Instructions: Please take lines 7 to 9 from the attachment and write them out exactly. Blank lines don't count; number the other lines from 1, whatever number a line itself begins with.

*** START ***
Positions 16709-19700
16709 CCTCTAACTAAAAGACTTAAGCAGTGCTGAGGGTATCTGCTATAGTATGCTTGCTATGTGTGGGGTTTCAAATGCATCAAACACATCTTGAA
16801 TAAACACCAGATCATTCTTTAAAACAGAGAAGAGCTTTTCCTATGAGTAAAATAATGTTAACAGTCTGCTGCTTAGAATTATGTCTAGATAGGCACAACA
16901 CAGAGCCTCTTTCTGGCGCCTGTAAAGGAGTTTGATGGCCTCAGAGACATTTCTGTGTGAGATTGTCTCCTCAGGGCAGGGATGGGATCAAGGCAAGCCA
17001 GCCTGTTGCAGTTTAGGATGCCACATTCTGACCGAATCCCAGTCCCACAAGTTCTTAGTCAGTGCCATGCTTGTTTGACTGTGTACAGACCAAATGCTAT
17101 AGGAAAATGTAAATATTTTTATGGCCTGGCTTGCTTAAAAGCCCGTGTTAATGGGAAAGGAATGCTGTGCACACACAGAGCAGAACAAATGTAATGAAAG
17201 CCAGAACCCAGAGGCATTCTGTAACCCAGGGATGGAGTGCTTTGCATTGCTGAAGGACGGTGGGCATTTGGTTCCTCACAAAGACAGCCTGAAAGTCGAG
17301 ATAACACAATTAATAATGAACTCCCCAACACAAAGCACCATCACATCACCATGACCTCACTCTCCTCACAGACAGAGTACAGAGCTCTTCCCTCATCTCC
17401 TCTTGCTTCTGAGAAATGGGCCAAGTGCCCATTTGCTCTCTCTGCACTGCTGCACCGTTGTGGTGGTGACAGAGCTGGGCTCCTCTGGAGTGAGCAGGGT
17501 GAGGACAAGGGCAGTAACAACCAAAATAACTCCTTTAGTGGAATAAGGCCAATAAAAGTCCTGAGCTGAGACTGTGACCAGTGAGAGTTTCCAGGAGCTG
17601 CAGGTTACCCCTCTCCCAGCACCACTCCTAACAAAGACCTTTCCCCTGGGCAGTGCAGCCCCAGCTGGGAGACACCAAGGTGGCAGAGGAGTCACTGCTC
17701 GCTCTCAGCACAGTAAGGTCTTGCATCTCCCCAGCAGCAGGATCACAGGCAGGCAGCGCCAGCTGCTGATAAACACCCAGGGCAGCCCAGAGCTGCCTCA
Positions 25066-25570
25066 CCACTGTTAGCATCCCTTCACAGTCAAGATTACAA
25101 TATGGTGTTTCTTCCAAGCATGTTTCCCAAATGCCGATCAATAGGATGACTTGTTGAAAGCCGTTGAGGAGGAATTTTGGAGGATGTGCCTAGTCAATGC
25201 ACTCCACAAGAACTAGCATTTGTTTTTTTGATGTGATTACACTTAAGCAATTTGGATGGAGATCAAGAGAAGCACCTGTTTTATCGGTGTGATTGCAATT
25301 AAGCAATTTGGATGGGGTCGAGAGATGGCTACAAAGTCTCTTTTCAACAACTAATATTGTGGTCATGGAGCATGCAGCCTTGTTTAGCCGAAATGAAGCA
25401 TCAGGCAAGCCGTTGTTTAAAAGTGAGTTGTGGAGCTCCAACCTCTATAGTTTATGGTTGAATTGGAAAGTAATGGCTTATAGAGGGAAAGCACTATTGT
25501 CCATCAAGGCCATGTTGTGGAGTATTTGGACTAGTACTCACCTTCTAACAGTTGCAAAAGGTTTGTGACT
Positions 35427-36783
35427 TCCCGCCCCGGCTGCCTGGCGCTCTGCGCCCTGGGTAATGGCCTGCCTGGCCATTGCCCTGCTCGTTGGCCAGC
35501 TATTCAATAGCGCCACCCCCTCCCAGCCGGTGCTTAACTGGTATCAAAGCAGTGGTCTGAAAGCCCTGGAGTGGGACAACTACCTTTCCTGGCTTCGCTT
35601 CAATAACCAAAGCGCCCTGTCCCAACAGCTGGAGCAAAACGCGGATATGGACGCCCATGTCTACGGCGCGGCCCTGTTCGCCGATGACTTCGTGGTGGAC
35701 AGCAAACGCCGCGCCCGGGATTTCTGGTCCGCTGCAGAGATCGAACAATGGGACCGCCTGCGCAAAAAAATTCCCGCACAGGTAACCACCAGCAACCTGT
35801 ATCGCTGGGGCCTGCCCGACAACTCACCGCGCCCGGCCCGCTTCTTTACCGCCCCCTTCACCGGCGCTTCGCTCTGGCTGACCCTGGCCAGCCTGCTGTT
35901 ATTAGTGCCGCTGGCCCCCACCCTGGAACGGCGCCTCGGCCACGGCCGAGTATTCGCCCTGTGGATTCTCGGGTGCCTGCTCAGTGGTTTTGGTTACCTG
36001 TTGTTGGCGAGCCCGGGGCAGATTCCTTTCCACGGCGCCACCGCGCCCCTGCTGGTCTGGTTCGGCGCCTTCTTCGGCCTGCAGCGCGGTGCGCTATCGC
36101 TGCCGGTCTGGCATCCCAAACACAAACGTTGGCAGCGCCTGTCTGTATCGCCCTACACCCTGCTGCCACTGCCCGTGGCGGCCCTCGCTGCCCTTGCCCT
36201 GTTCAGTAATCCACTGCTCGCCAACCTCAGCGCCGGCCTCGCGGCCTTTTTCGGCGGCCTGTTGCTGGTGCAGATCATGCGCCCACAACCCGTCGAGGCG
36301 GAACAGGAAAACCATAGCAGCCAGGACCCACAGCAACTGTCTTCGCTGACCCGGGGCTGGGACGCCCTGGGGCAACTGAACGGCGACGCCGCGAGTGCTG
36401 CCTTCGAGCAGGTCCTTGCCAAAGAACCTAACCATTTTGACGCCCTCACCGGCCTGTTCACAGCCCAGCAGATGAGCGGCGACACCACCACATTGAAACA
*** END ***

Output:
17201 CCAGAACCCAGAGGCATTCTGTAACCCAGGGATGGAGTGCTTTGCATTGCTGAAGGACGGTGGGCATTTGGTTCCTCACAAAGACAGCCTGAAAGTCGAG
17301 ATAACACAATTAATAATGAACTCCCCAACACAAAGCACCATCACATCACCATGACCTCACTCTCCTCACAGACAGAGTACAGAGCTCTTCCCTCATCTCC
17401 TCTTGCTTCTGAGAAATGGGCCAAGTGCCCATTTGCTCTCTCTGCACTGCTGCACCGTTGTGGTGGTGACAGAGCTGGGCTCCTCTGGAGTGAGCAGGGT